Music, for the luckiest among us, is rhythmic, melodic and harmonious thoughts we carry around in our head which are far best expressed through the heart.
Sad to say, but too much of the music I hear around me doesn’t come from the heart.
Instead it sounds like product – not unlike soap or canned goods or beer — to be packaged and sold.
A few years back I attended a three-day songwriters’ workshop at the Community Arts Cafe downtown, which featured professionals from all facets of the Nashville music scene. There were songwriters, producers, performers, even song pluggers who made the trek up I-40 from Nashville to inform aspiring songwriters willing to shell out $300 how to make it the business.
Their main message was how hard it is to make it in the business, and what was required to do so. Yeah, they said, talent and ability might come in handy, but nobody makes it in Nashville without patience, perseverance, pluck and most of all, luck.
What they were selling was a dream, a dream I’ve had since I first recognized that my favorite musicians – giants like Hank Williams and Chuck Berry and Buddy Holly and the Beatles – were those who wrote their own songs. I learned to play guitar at age 15 for one reason only, and that was to write songs.
But here I was 45 years later being told that if I wanted to make it in Nashville, that, along with my house, I would also have to sell my soul. The only songs Nashville was interested in were those that would sell X-amount of units – again, not unlike soap, canned goods or beer.
Looking back, what they were telling me made total sense. The music industry is, after all, a commercial endeavor that requires a return on investment.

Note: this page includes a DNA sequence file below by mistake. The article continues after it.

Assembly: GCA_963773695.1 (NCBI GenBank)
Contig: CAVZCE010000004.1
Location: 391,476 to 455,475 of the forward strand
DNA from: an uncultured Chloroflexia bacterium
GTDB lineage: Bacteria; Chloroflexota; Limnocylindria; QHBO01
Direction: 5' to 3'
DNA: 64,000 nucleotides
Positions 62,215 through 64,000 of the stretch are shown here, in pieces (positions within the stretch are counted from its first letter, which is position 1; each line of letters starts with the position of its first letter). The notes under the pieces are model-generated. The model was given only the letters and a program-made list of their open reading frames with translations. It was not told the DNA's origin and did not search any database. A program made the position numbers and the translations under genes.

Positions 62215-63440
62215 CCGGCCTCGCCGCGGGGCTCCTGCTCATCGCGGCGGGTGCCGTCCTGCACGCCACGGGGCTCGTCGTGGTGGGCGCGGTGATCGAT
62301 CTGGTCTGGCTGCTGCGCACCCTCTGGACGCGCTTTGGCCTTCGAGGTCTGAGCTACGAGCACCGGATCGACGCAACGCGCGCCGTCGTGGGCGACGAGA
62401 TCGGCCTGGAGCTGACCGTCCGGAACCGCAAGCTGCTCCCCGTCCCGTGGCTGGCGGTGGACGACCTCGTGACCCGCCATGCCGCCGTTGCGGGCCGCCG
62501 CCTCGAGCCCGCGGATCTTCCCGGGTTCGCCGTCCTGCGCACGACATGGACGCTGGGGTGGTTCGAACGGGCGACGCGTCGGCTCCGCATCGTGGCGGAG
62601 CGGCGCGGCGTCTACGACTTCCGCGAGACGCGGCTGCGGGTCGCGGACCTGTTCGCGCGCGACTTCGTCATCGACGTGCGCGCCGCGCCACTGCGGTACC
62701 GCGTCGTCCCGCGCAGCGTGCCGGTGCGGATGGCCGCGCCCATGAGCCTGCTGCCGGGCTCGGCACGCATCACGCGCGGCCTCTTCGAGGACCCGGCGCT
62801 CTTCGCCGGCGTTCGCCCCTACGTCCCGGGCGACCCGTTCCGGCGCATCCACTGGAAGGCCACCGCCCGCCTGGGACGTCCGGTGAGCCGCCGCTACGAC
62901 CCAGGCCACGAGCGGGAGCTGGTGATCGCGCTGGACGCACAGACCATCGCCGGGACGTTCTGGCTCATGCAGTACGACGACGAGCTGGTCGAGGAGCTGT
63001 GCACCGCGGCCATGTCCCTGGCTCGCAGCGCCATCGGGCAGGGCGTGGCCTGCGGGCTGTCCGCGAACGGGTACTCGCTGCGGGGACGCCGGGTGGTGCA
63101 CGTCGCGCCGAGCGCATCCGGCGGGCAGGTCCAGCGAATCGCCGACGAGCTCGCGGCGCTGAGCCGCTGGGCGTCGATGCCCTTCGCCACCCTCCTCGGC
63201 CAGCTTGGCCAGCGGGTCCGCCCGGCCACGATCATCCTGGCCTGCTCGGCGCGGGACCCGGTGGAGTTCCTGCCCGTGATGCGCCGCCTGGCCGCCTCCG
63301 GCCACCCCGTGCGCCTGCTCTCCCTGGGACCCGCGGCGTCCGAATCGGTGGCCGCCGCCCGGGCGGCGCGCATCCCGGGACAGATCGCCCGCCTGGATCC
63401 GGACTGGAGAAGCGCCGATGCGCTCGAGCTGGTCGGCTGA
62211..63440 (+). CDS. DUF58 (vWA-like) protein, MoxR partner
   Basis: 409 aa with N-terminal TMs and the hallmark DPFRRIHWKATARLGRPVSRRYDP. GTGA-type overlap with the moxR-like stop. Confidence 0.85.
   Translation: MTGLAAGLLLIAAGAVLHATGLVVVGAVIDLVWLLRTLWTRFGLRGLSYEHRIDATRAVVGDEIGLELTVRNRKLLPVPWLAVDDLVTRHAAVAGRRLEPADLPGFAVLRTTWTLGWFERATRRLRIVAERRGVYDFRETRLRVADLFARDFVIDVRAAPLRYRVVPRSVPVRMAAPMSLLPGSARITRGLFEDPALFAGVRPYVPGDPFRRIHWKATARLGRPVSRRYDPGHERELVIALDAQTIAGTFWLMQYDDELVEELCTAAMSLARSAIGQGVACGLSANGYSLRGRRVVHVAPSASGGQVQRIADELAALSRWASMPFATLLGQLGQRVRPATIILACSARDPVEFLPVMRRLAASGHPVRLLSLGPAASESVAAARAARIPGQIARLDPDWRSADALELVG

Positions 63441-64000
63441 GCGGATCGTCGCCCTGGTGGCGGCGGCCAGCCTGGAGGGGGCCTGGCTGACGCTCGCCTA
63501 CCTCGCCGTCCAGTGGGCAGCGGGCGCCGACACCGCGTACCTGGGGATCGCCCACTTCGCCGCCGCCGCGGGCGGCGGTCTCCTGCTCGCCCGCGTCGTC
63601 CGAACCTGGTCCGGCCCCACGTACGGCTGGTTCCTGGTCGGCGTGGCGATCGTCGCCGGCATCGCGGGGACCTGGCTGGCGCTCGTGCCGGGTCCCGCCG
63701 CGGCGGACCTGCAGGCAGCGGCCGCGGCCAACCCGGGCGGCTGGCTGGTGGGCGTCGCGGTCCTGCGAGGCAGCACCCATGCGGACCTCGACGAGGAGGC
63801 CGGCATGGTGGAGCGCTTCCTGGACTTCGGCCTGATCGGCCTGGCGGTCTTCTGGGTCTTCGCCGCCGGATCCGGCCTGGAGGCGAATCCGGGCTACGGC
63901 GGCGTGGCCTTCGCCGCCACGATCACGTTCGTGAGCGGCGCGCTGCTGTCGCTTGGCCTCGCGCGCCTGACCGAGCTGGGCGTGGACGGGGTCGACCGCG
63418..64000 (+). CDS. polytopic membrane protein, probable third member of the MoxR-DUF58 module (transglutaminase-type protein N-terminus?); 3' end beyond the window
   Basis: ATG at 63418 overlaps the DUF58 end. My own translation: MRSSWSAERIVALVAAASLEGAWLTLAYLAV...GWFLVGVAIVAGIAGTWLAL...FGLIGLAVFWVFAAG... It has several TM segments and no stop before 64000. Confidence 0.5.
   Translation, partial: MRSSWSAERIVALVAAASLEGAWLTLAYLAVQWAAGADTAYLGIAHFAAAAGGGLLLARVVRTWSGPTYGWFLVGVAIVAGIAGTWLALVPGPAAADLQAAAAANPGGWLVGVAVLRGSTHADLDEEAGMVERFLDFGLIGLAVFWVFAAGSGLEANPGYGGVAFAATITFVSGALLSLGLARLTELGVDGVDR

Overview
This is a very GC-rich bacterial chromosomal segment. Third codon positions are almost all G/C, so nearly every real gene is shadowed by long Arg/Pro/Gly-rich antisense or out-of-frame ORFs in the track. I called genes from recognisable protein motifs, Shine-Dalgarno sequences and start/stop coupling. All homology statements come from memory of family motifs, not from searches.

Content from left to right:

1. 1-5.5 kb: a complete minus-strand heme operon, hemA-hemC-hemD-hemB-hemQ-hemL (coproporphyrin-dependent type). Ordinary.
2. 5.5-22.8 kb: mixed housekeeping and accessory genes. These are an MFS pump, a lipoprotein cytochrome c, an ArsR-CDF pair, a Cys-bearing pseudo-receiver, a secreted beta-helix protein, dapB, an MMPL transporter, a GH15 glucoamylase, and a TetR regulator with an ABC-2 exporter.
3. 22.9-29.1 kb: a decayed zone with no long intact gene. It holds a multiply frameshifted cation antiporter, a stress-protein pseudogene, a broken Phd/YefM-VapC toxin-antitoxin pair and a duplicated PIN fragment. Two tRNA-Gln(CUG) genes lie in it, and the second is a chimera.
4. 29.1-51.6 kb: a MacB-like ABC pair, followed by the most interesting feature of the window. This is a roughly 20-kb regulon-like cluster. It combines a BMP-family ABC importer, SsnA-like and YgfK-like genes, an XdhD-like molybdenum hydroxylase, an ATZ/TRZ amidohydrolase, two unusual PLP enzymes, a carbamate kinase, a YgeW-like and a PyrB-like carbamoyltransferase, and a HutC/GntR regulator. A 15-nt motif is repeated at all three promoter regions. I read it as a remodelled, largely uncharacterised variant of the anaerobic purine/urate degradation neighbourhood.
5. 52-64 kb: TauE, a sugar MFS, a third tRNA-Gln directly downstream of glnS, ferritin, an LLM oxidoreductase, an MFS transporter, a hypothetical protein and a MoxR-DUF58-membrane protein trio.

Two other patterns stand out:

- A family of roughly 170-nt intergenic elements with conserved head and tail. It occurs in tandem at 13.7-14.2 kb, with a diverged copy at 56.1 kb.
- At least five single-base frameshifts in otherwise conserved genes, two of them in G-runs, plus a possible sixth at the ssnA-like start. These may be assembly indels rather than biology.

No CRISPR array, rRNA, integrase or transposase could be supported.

Besides, there are already thousands of songwriters who have chased their dream now starving on the streets of lower Broadway. So these fine folks from the industry – several of whom I got to know fairly well and like — weren’t really looking for anything new and fresh.
By the third day, with most of the Nashville players on stage wrapping up the workshop, I experienced an epiphany. I asked myself, would I change my life as a sportswriter for the Winston-Salem Journal with theirs, a songwriter in Nashville writing songs for the sole purpose of making enough to eat and keeping a roof over my head?
If you wonder about my conclusion, go back and read the first graph of this post.
Music has to be about more than making money or it’s not worth the bother of tuning a guitar. And when it’s good, you don’t know it in your head or even your bank account. You know it in your heart.
Susanna Clark, the long-time wife and muse of one of my favorite songwriters, Guy Clark, might have penned it best in the song she wrote with Richard Leigh.
“You’ve got to sing like you don’t need the money,
Love, like you’ve never been hurt,
You’ve got to dance like nobody’s watching,
It’s got to come from the heart,
If you want it to work.’’
This past Sunday I cruised downtown to the monthly open jam at Liberty Arts Coffee House ram-rodded by two good buddies, Richard Boyd and Billie Feather. Richard, who sings like I sing in my dreams, is the front-man of the killer rockabilly outfit The Bo-Stevens band which features the multi-talented Billie on bass.
For two glorious hours about a dozen of us, old friends like Jeff Wall and Cindy Taplin and brand-new friends like Mike and Lisa and Debbie and John and Dennis, sat in a circle and passed songs around like a bottle of the best brandy. Billie had her bass, Lisa played a dobro, Mike a banjo of some sort, John a mandolin, Dennis a harmonica and Richard and Jeff and Cindy and I strummed along on our guitars.
A couple of originals were trotted out, but most of our time was spent playing the good old-time songs everybody knew.
Nobody was there to sell a song, or even sell themselves. We were there to make music with friends and celebrate the opportunity to do so.
It was the same kind of celebration you can experience weekly down in Bethania at our Thursday Night Open Mic at Muddy Creek, one that has me waking up every Thursday morning with a smile on my face.
So if you want to hear the best music that can be made – music that comes from your heart – don’t bother with Nashville or any place dependent on a recording industry. Head on down to Liberty Arts Coffee House at 2 p.m. on the first Sunday or the month, or down to Muddy Creek Cafe any Thursday at 6:30.
Thank the ghost of Hank Williams that there’s real music to be heard.
Anyone looking can find it all around them.